Ladies' Album, my latest 19th-century reproduction from Moda,
celebrates albums, bound and stitched, that captured women's imagination.
Women were often photographed with
albums and books, but men also created autograph albums.
Notably, albums related to the Civil War.
The Munger Album, with autographs of government officials, inscribed:
"My husband, Charles A. Munger had this book made for him and collected most of the Autographs while in the Civil War, after he had been detailed by the War Department, as clerk in the Adjutant General's Office. He enlisted in 117th Regiment N. Y. Volunteers Aug. 8th 1862. At Waterville, N. Y."
An enterprising employee at the Ohio Penitentiary
collected autographs of Confederate prisoners of war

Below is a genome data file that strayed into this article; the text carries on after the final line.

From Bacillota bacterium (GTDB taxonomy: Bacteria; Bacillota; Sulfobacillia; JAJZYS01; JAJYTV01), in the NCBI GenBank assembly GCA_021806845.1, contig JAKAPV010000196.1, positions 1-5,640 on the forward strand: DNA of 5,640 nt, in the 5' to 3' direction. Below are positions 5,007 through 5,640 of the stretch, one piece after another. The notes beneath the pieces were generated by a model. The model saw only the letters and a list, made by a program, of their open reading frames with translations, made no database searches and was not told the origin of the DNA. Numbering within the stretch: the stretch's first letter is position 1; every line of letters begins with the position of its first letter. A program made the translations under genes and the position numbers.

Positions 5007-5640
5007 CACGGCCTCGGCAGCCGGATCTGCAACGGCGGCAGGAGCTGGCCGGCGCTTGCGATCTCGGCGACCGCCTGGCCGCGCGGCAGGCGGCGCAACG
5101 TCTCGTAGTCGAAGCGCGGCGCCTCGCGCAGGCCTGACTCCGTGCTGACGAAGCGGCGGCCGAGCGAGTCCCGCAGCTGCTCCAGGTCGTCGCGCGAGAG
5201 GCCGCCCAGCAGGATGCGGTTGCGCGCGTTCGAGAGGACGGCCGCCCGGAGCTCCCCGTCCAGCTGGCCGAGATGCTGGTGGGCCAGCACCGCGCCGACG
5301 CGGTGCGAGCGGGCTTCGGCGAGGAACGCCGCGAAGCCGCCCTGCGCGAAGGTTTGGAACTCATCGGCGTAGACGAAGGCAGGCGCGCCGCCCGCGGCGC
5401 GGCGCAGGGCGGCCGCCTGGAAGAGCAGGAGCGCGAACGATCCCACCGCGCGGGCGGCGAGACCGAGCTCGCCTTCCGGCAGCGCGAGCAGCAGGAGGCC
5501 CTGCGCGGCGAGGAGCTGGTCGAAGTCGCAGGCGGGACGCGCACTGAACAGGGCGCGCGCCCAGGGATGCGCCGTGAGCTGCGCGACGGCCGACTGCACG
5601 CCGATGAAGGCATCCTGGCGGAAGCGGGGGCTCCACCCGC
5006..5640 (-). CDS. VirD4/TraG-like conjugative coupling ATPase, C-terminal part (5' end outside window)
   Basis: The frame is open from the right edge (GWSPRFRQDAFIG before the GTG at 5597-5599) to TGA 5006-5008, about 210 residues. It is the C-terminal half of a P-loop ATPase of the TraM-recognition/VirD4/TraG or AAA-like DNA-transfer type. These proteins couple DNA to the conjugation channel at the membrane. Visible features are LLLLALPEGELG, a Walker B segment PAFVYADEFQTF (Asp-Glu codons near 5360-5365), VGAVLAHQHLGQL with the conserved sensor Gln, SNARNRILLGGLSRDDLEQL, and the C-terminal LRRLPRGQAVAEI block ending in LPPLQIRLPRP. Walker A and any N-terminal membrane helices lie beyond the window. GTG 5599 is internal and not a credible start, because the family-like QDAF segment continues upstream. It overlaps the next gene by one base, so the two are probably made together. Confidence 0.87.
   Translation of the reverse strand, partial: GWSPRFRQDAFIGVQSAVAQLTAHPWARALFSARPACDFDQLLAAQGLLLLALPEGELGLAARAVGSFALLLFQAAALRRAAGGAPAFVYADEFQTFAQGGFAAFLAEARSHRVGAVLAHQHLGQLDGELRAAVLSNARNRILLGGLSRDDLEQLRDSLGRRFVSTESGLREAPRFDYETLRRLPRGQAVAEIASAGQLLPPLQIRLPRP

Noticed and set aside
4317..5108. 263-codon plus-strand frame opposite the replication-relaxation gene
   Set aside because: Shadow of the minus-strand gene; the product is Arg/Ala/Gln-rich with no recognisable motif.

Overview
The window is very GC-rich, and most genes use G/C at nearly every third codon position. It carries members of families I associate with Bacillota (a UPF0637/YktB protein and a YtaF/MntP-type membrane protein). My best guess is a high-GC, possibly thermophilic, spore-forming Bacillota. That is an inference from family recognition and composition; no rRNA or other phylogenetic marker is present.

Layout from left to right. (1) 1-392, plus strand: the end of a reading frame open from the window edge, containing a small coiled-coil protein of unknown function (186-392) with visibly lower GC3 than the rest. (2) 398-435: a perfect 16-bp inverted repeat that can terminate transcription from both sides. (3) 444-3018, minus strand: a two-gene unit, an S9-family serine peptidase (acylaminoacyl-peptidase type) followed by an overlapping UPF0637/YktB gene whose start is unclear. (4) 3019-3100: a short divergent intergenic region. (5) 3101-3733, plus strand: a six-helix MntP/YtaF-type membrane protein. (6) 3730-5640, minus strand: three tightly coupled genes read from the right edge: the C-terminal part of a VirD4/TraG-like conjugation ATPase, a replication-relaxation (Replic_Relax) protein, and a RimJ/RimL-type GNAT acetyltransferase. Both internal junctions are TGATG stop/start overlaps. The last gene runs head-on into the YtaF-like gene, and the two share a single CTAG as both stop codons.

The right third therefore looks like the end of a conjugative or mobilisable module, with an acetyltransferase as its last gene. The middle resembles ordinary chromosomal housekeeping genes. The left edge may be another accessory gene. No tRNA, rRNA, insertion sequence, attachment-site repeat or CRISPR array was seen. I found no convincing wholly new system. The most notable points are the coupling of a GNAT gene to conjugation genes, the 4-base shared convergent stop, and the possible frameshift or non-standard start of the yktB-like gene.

who served under General John Hunt Morgan.
Robert E. Lee
Carte-de-visite photos of officers were popular
and many collectors gathered autographed CDV's
into photograph albums.
Lincoln's secretary John Hay kept an autographed photo album.
Album quilts were also the fashion during the war.
Here's a signature from a quilt dated 1862 in the Historical Society of the Nyacks.
See a post on this album quilt here:
Mary Hughes Lord of Nashville, Tennessee
combined two pastimes and asked politicians,
generals and other prominent men for
their signatures for her album quilt.
The silk hexagon quilt is in the collection
of the Smithsonian Institution.
Mary Hughes Lord
Read about her quilt here: